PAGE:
Monday, November 27

Robot Dogs, Broken Spirits, and Reliable Obedience

Consider this statement:
"Some people want a dog with robotic obedience... I personally prefer a dog with an unbroken spirit, a bounce in his step, and a sense of humor."
What do you think? Do you agree? Disagree?

I saw this a few weeks back, posted on social media by a veterinarian who I very highly respect for her vast amount of medical advice, but occasionally wish would leave the training to the trainers.

I wholeheartedly agree that I want a dog with an “unbroken spirit” and a “bounce in his step.” I don’t know any good trainer or owner who doesn’t want that for their dogs or the dogs they’re working with.

What I DON’T agree with, however, is the implication that these - the dog with robotic obedience and the dog with the unbroken spirit - are two mutually exclusive types of dogs.

This is what that statement implies:

It allows for no overlap between the two – it seems to insist that you can have one or the other, but not both. I’d like to propose, however, that the reality is quite different and in fact looks something more like this:

It's true, there are some dogs that have “robotic obedience” that comply and do what you ask, but that are truly shut down and obey only from fear of punishment. They do what you ask, but often do so with head hanging, tail low, and without enthusiasm. There are also dogs with “unbroken spirits” and “a sense of humor” that are out of control and even potentially dangerous to society or to themselves. These are the types of dogs that may run off and, even if they are friendly, try to get a nervous or reactive dog to play with them and end up in a fight because they forced that dog into fight-or-flight. These are the types of dogs that knock over little kids or elderly folks because of their exuberance. They may jump on guests or destroy things in the house and, consequentially, cause tension in family relationships. They may run into busy roads or eat things that are toxic, or injure themselves in their reckless abandon.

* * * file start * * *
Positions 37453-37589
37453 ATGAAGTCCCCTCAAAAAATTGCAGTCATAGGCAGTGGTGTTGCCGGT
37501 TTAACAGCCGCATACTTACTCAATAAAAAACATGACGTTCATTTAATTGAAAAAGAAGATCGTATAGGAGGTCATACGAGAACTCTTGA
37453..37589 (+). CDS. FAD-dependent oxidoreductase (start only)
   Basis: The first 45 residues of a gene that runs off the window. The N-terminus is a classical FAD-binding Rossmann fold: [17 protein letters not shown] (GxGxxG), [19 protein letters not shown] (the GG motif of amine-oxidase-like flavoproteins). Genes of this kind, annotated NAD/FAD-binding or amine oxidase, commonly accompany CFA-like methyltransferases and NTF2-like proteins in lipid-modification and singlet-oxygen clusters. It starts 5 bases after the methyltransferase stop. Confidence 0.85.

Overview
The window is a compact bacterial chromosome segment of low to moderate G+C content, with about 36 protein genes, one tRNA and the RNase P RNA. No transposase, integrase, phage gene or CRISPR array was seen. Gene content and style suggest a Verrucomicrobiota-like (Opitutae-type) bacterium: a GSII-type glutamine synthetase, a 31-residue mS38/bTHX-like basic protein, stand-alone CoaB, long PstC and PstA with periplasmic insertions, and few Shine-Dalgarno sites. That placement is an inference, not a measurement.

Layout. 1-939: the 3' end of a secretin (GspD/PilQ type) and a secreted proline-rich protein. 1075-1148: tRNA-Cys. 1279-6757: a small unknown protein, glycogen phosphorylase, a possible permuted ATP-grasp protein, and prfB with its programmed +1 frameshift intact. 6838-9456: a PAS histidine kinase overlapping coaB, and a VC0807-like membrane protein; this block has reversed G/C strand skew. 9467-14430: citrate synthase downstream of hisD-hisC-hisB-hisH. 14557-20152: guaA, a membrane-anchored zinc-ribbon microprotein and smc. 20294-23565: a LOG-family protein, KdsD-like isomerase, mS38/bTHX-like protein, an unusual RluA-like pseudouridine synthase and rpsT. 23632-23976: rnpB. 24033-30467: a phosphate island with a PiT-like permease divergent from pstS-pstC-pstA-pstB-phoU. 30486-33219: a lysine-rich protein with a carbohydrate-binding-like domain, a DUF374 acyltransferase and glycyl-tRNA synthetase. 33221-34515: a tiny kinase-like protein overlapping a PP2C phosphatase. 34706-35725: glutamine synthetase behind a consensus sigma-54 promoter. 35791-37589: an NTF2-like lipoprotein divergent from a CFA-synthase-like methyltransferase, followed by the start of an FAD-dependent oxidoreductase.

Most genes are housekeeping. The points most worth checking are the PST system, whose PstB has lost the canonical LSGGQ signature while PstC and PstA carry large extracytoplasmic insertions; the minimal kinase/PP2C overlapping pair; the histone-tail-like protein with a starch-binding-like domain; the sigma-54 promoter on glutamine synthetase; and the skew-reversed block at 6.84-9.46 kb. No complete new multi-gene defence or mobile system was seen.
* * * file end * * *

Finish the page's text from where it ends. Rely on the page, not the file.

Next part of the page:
Then there are the middle dogs. The dogs that respond promptly to commands, exercise self-control, but also get to experience all the joys in life like running around, exploring, playing, etc. This is what every dog owner that I know wants for their dog.

When well-respected people put out statements implying that you have to pick one or the other, and that you definitely don’t want a “robot dog,” it seems to encourage people to not train the dogs (or, at least, not to be consistent in enforcing the boundaries and expectations they have established in training), for fear of creating a robot. If their dog ignores them when they call “come,” they shrug it off as their dog’s “sense of humor” instead of addressing the training problem, because they don’t want a “robot.” And then they miss out on the fulfilling, trusting, mutually respectful and loving relationship with their dog that is a product of good, reliable training.